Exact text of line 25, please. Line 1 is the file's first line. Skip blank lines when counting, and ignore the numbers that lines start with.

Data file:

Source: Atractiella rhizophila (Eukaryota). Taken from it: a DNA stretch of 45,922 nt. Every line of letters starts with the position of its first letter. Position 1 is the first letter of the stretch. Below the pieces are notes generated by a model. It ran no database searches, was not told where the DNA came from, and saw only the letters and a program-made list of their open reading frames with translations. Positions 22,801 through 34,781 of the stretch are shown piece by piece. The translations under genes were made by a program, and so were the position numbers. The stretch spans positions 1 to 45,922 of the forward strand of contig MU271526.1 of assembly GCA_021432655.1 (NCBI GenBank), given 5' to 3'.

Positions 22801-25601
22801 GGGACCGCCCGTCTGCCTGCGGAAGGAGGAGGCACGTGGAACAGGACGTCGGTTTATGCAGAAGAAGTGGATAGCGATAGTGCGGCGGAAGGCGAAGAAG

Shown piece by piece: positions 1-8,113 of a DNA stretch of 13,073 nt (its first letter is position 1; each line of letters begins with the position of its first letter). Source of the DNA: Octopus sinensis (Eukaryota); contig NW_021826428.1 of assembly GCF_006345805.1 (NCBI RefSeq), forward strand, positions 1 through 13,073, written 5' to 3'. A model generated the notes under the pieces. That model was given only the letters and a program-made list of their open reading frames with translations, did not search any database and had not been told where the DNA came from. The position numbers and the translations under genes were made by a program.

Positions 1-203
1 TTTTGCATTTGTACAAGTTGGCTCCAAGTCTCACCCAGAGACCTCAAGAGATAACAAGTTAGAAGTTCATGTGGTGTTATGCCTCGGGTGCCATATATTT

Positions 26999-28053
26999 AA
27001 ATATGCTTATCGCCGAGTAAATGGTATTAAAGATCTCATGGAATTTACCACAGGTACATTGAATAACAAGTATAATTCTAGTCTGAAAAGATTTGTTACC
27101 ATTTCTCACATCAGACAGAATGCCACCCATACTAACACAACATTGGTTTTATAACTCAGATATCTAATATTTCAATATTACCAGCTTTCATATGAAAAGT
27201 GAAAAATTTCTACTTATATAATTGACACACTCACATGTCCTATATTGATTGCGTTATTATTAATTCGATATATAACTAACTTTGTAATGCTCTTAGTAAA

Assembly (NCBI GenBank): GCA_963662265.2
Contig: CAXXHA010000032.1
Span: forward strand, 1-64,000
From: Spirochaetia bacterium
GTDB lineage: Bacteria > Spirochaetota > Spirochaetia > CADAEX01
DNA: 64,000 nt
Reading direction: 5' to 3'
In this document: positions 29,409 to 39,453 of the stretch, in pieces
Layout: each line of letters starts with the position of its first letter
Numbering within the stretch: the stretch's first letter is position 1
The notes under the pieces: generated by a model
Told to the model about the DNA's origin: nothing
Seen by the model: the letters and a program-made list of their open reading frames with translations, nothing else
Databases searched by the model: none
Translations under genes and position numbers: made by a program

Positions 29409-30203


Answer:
Databases searched by the model: none